U.S. stocks drifted mostly lower in early trading Thursday as investors reviewed the latest batch of corporate earnings news. Utilities stocks were among the biggest decliners.
KEEPING SCORE: The Dow Jones industrial average fell 47 points, or 0.3 percent, to 17,803 as of 10:02 a.m. Eastern Time. The Standard & Poor's 500 index slipped one point, or 0.1 percent, to 2,112. The Nasdaq composite gained seven points, or 0.1 percent, to 5,179.
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CRUISE CONTROL: Shares in General Motors surged 5.5 percent after the automaker's second-quarter earnings handily beat financial analysts' forecasts. The stock rose $1.67 to $31.97.
RAILROADED: Union Pacific shares fell 2.5 percent after the railroad said its second-quarter earnings slumped 7 percent as coal volumes plummeted. The stock declined $2.39 to $95.29.
HIGH FLYER: Southwest Airlines was up 7.9 percent a day after the company reported its ninth straight quarter of record earnings. The stock gained $2.76 to $37.88.
GREEK FEARS ABATE: Greece's parliament approved new creditor-demanded reforms despite a revolt among hardliners in the ruling coalition, paving the way for bailout discussions to officially begin. The reforms to the judiciary and banking systems were the final hurdle the financially-battered country was obliged to clear before beginning talks with its creditors on a third bailout worth around 85 billion euros ($93 billion). Without the money Greece would face financial ruin and forced exit from the euro currency club.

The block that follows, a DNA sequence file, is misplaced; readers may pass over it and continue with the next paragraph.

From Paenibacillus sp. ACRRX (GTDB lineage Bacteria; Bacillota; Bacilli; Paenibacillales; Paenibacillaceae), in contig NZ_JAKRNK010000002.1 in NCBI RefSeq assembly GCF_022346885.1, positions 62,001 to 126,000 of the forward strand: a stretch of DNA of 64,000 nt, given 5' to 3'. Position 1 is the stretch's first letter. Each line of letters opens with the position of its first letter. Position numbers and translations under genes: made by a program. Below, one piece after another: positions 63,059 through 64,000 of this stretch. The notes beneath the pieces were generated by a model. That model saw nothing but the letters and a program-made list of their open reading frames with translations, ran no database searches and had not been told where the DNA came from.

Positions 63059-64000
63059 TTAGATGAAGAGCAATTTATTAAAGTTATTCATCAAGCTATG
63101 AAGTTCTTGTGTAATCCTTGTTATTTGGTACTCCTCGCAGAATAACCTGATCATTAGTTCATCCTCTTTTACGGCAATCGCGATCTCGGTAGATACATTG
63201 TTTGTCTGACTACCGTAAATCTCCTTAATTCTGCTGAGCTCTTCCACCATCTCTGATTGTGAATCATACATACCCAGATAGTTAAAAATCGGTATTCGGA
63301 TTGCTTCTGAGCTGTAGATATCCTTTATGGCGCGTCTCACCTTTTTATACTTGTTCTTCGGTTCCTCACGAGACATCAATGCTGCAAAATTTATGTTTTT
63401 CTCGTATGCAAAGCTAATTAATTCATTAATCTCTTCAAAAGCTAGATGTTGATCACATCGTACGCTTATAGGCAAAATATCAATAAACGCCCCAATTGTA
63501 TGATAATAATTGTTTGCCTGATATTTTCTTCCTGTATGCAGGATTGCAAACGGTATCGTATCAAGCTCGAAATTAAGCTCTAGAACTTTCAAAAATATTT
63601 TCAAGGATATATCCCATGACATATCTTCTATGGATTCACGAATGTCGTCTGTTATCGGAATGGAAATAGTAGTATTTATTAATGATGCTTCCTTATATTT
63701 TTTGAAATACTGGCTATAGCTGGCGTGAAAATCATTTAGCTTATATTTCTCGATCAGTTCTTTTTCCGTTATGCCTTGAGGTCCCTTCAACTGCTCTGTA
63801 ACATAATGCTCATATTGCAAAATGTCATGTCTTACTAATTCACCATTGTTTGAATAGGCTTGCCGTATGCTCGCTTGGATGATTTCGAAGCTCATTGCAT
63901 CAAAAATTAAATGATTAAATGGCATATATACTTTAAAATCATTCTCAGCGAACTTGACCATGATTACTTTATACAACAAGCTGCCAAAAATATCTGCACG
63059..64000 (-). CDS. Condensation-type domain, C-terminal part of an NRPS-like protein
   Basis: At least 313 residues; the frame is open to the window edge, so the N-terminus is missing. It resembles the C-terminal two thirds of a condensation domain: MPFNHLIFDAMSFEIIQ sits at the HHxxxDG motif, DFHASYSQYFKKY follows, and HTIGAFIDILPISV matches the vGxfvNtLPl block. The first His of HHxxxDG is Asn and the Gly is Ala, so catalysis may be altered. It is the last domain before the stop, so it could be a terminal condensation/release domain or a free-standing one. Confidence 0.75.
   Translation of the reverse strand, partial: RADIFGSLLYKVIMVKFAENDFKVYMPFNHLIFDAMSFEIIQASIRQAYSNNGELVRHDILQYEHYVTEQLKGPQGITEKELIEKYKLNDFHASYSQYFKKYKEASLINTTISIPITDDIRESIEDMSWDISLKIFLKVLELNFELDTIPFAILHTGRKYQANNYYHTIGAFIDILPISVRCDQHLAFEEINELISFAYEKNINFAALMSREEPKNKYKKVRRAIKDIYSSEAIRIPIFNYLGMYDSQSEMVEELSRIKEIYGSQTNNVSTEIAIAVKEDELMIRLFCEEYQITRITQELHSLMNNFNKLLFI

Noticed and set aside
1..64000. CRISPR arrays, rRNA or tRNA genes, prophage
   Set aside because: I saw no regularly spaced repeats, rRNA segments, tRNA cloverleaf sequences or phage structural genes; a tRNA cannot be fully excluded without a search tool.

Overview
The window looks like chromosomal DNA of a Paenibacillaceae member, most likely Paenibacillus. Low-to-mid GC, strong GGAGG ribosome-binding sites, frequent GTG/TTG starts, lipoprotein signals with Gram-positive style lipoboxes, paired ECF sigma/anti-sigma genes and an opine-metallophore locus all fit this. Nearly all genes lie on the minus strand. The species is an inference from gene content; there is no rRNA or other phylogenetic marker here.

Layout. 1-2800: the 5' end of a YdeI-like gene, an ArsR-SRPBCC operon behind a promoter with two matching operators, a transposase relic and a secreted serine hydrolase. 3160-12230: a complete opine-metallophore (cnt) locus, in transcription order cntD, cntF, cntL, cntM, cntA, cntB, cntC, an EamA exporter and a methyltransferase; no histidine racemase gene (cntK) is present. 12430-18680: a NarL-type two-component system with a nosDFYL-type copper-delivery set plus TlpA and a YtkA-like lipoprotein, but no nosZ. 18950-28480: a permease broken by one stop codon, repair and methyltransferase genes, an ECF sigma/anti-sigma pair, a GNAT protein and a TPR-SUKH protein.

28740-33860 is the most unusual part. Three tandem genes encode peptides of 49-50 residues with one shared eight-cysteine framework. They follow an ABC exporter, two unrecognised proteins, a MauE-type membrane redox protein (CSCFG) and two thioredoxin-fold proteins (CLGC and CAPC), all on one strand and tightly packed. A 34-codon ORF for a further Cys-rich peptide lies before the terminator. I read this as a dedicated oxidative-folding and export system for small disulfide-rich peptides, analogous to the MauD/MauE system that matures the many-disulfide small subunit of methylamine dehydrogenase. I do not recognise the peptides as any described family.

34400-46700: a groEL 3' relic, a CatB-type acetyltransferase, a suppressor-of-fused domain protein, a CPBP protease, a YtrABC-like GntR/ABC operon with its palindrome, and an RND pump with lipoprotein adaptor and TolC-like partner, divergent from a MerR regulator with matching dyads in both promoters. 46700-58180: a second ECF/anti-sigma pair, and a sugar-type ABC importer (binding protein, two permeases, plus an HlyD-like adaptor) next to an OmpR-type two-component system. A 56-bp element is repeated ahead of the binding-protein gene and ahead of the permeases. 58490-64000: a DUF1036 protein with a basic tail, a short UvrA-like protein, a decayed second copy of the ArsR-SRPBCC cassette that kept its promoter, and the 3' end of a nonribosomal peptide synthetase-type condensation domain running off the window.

MARKETS OVERSEAS: In Europe, Germany's DAX was down 0.5 percent, while France's CAC 40 fell 0.2 percent. Britain's FTSE 100 slipped 0.2 percent. In Asia, Japan's benchmark Nikkei 225 edged up 0.4 percent, while Hong Kong's Hang Seng added 0.5 percent. The Shanghai Composite index gained 2.4 percent. Australia's S&P/ASX 200 inched down 0.4 percent. South Korea's Kospi was little changed.
ENERGY: Benchmark U.S. crude was up 23 cents at $49.42 a barrel in New York. Brent crude, a benchmark for international oils, rose 13 cents to $56.28 a barrel in London.
BONDS: U.S. government bond prices fell. The yield on the 10-year Treasury note rose to 2.33 percent.